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Topic: Arduino Pro and Anemometer (Reading Pulse Times) (Read 3 times) previous topic - next topic

DynamiK

I am using a Wind Vaned Anemometer to find the wind speed and direction. The system uses two sets of reed switches (one used for speed and one used for direction).

I am trying to print out the data to the serial monitor to confirm the data I am reading in, but am receiving nothing.

Can someone offer my some advice? I checked my syntax and I'm not sure if it is the way that it is being written or if it has to do with my timing.

When I hook up my system to the oscilloscope this is the reading that I get.


What I'm trying to do is calculate the time difference between the yellow pulses to figure out my RPM. And use the Time difference between the yellow and blue pulses to calculate phase shift to give me direction.

I referenced this other thread to give me what I have now: http://www.arduino.cc/cgi-bin/yabb2/YaBB.pl?num=1265052228

Quote

//////////////////////////////////////////////////////////
//    Declaration of Variables   //
//////////////////////////////////////////////////////////
           
int analogSpeed = 0;             //Speed bus connected to analog pin 0
int analogDirection = 1;          //Direction bus connected to analog pin 1
unsigned long Speedvalue =  0;
unsigned long Directionvalue = 0;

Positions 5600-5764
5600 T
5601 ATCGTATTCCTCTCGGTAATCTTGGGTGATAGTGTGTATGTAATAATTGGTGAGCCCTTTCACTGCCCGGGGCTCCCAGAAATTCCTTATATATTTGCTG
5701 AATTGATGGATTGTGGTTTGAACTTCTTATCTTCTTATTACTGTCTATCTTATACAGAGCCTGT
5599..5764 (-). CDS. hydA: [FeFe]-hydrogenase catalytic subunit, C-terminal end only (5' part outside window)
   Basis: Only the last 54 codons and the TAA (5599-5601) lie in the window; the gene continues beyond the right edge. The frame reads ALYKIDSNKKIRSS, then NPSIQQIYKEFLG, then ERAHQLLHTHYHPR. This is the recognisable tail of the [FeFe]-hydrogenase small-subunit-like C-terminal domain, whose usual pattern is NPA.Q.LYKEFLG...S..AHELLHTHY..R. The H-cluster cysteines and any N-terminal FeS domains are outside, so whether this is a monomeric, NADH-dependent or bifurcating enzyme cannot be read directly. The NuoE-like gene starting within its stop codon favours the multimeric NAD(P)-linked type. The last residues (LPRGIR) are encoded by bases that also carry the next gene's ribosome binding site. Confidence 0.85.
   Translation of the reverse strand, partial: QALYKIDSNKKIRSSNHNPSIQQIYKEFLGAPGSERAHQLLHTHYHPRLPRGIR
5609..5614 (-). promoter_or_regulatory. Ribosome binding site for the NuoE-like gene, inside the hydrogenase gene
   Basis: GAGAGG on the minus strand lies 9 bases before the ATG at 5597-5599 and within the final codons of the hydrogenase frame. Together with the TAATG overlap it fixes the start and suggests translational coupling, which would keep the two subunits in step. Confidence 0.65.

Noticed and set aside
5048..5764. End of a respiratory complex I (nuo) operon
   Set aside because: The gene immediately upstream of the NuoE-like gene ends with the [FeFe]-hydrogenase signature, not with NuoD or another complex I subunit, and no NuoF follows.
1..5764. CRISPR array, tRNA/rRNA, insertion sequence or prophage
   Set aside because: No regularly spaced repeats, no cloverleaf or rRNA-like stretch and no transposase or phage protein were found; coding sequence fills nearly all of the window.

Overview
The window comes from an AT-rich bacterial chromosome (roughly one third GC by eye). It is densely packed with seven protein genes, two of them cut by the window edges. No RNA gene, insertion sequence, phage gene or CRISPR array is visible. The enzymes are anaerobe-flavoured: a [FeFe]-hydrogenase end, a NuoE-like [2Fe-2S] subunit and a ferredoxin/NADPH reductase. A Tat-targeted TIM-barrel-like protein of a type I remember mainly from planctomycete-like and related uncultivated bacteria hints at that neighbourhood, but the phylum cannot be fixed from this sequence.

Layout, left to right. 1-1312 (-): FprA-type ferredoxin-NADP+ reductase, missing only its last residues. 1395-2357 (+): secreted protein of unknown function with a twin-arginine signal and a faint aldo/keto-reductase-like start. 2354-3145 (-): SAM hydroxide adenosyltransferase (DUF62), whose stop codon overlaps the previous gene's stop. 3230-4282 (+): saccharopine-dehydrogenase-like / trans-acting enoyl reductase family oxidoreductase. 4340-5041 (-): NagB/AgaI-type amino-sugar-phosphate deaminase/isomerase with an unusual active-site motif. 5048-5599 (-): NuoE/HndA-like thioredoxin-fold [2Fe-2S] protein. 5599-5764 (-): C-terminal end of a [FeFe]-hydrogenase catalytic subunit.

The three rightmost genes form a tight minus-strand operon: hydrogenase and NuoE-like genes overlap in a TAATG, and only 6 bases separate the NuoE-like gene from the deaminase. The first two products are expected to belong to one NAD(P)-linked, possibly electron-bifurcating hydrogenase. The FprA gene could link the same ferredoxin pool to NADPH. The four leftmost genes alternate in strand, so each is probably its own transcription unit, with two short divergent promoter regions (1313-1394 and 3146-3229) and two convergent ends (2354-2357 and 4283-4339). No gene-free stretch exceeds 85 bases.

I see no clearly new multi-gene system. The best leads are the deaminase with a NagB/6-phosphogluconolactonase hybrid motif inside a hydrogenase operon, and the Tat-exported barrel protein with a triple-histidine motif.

// Variables for time
unsigned long SpeedDuration;
unsigned long DirectionDuration;
unsigned long SpeedTimePrevious;
unsigned long DirectionTimePrevious;
unsigned long DirectionTimePrevious1;
unsigned long DirectionTimePeriod;
unsigned long TimeDifference;
unsigned long Frequency;

// Variables for counting
volatile byte count;

void setup()
{
pinMode (analogSpeed, INPUT);
pinMode (analogDirection, INPUT);
Serial.begin(9600);          // Setup serial with baud rate
attachInterrupt(0, arduino_anemometer, RISING);
count = 0;
SpeedDuration = 0;
DirectionDuration = 0;
SpeedTimePrevious = 0;
DirectionTimePrevious = 0;
DirectionTimePrevious1 = 0;

TimeDifference = 0;
}

void loop()
{
///////////////////////////////////////////////////////////////////////////////////////////
// It takes about 100 microseconds to read an analog input    //
// Max reading rate is 10,000 times a second          //
/////////////////////////////////////////////////////////////////////////////////////////

//Do I want digital or analog read??

Speedvalue = analogRead(analogSpeed);       // Read the input pin at 0
Directionvalue = analogRead(analogDirection);    // Read the input pin at 1

if (count >= 1)
{
   //Calculating Speed Duration
SpeedDuration = (millis() - SpeedTimePrevious);
SpeedTimePrevious = millis();


if (SpeedTimePrevious  >  DirectionTimePrevious)
{
DirectionDuration = (millis() - DirectionTimePrevious);
DirectionTimePrevious = millis();
DirectionTimePeriod = (DirectionTimePrevious - DirectionTimePrevious1);
}

// Calculates Frequency between DIRECTION signals
DirectionTimePrevious1 = DirectionTimePrevious;
Frequency = 1/DirectionTimePeriod;


// Calculates time difference between SPEED and DIRECTION signals
if (DirectionTimePrevious != 0 )   // Ensures that Direction must occur second
{
TimeDifference = (SpeedTimePrevious - DirectionTimePrevious);
}

count = 0;

//////////////////////////////////
//   VALUES   //
/////////////////////////////////
Speedvalue = (1492/SpeedDuration);      // Finds speed of cup rotation in
Directionvalue = 360*Frequency*TimeDifference; //Finds Angle of Wind Vein

/////////////////////////////////////////////////////////////////////////////